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William Montgomerie Bell (1813–1867)

by P. L. Brown

This article was published:

William Montgomerie Bell (1813-1867), merchant, churchman and civic leader, was born on 29 January 1813, probably in Scotland. He reached Melbourne from Greenock on 12 January 1841 with Isaac Buchanan. His brother Henrie (b.17 August 1817) had arrived the previous November, and the three young men, all 'bred to business … active, enterprizing, & prudent', at once began trading as Bells & Buchanan, Church Square, agents for Messrs J. & A. Dennistoun, Glasgow.

Henrie Bell sealed a shipboard romance by marrying Jane, daughter of Major James Fraser of Mordialloc, on 8 September 1841. Buchanan married Catherine, daughter of the late George Turnbull, on 20 December 1844: she died in February 1849, but he was still living in 1868. After steering through an economic depression that yielded only experience and potential, W. M. Bell returned early in 1845 from a visit to Scotland, with his bride, Barbara Wilson. The firm's intelligent industry won it much squatting business, and it quickly climbed the rising wave of prosperity.

In 1847-48 Buchanan apparently joined Turnbull Brothers, merchants, with whom he had been associated since his marriage. The resultant partnership of W. & H. Bell was itself overset by Henrie's death on 25 November 1849. Thereafter W. M. Bell operated in his own name, with the continued help of an assistant, George Houston, who took charge as a partner in November 1852, when Bell sailed for London with his family, a month before James McCulloch and Robert Sellar left Glasgow to open a branch for J. & A. Dennistoun at Melbourne. Bell, whose firm had its own large bluestone quarters at the corner of Little Collins Street and Church Street, and opened a Geelong branch late in 1853, evidently declined partnership with the newcomers. But by 1855 he was back, and, having sold his Avoca estate, South Yarra, for £25,000, he leased at £800 a year, with 25 acres (10 ha), Trivolia (Tivoli), a stone house above the river, built by George Augustus Robinson. 'On Sundays in summer time', recorded one of Bell's daughters, 'we usually travelled to Melbourne in our double-handled paddle boat, to attend service at John Knox Church, Swanston Street.'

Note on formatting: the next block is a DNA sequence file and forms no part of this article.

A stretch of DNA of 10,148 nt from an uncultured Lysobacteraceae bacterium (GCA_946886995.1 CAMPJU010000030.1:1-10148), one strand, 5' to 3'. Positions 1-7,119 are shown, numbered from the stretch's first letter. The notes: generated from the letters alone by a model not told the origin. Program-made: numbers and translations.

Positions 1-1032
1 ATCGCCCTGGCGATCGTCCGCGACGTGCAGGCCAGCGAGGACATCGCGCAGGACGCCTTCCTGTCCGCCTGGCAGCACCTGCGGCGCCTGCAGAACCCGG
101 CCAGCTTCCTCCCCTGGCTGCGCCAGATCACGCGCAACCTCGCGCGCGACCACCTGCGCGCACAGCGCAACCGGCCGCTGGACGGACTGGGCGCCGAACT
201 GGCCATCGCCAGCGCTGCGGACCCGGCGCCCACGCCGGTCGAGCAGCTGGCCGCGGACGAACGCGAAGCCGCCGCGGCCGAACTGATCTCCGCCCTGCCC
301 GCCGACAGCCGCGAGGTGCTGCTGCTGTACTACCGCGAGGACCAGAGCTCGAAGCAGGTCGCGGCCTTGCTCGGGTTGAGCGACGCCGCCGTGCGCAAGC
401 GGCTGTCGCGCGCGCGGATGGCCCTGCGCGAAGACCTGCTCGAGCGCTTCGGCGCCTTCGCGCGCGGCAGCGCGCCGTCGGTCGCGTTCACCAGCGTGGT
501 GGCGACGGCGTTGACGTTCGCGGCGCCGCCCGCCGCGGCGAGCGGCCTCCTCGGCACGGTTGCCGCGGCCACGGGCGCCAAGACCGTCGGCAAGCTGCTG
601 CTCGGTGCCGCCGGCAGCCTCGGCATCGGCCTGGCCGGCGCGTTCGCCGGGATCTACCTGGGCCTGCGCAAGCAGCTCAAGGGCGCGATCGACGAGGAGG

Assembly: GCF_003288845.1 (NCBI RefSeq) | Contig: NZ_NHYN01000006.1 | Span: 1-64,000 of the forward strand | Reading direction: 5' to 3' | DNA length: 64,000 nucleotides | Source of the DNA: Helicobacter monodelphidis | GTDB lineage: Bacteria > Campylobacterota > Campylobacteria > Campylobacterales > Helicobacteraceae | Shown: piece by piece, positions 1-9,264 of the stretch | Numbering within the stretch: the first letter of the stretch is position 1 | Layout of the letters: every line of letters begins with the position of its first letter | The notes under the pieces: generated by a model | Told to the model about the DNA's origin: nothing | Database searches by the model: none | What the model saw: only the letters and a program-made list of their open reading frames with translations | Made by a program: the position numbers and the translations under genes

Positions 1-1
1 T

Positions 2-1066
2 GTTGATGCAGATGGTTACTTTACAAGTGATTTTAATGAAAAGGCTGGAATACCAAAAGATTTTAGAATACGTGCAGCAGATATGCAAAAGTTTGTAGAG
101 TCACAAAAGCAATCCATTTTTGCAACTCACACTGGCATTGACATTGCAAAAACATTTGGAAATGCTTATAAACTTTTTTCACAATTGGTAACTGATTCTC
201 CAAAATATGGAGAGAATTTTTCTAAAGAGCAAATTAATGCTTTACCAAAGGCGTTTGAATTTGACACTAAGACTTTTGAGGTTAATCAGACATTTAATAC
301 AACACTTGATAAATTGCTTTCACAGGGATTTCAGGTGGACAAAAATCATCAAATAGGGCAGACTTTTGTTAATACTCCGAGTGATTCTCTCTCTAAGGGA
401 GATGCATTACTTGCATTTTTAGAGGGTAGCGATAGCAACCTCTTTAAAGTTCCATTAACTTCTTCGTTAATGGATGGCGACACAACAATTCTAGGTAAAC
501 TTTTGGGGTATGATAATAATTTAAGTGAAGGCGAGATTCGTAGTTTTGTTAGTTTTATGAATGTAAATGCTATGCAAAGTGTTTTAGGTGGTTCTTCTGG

W. M. Bell died at Tivoli on 16 September 1867, and was buried near the monument to Rev. James Forbes and his brother Henrie, whom he supported when they left Scots Church together, as minister and elder, to found the Free Presbyterian Church of Australia Felix, and whom he survived to become 'senior elder of John Knox Church for 20 years'. Edmund Finn stated that latterly 'commercial reverses beset him'; but he was remembered as an able, public-spirited man, with legal training, honest and straightforward, self-sufficient, whose 'moderation, high principle, firmness, and common sense … did yeoman's service' during the Randolph crisis, when he was mayor of Melbourne. His stand in this matter, following his work as secretary of the Irish and Scotch Destitution Relief Fund, and as chairman of the Port Phillip Immigration and Anti-Shipwreck Society, made him a leader in the Australasian League, although he had formerly endorsed transportation as planned by Gladstone in 1846. He represented the district of Evelyn in the Legislative Assembly from January to March 1860. Some 700 people, including the city councillors, attended his funeral.

Bell's business range and quality may be judged from the 200 letters that his firm wrote to George Russell before 1851. His wife, still in that year 'the leader of the Ton—lively and pleasant as ever', survived him until 1898, dying at 81, 'a colonist of 53 years, sanctified by faith', three years after a son, Lorraine Wilson Bell, aged 44. There were at least two married daughters, Elliot Margaret (Mrs J. A. Bonar, New Zealand), who was born about 1848, and Jessie M. (Mrs Eddington) who was born at Avoca, South Yarra, on 8 April 1852.

Select Bibliography

  • R. Hamilton, A Jubilee History of the Presbyterian Church of Victoria (Melb, 1888)
  • E. M. Robb, Early Toorak and District (Melb, 1934)
  • P. L. Brown (ed), Clyde Company Papers, vols 2-5 (Lond, 1952-63)
  • Illustrated Australian Magazine, vol 2, 1851, p 91, vol 3, 1851, pp 17, 228
  • F. R. Chapman, 'South Suburban Melbourne 1854-1864', Victorian Historical Magazine, vol 5, no 4, June 1917, pp 171-88
  • J. A. Allan, 'The History of the John Knox Glebe in Swanston Street', Victorian Historical Magazine, vol 20, no 1, June 1943, pp 85-101
  • Port Phillip Patriot, 14 Jan 1841, 23 Dec 1844, 14 Feb, 14 May 1845
  • Port Phillip Herald, 10 Sept 1841, 16 Apr 1846, 8 June 1847
  • Argus (Melbourne), 30 July, 8 Oct, 1847, 27 Oct, 27 Nov 1849, 12 Apr, 15 Nov 1852, 17, 20 Sept 1867
  • Melbourne general cemetery, Presbyterian G, Grave No 391a.

Citation details

P. L. Brown, 'Bell, William Montgomerie (1813–1867)', Australian Dictionary of Biography, National Centre of Biography, Australian National University,, published first in hardcopy 1966, accessed online 23 May 2024.

This article was published in hardcopy in Australian Dictionary of Biography, Volume 1, (Melbourne University Press), 1966

View the front pages for Volume 1

© Copyright Australian Dictionary of Biography, 2006-2024

Life Summary [details]


29 January, 1813


16 September, 1867 (aged 54)
South Yarra, Melbourne, Victoria, Australia

Cause of Death

liver dysfunction

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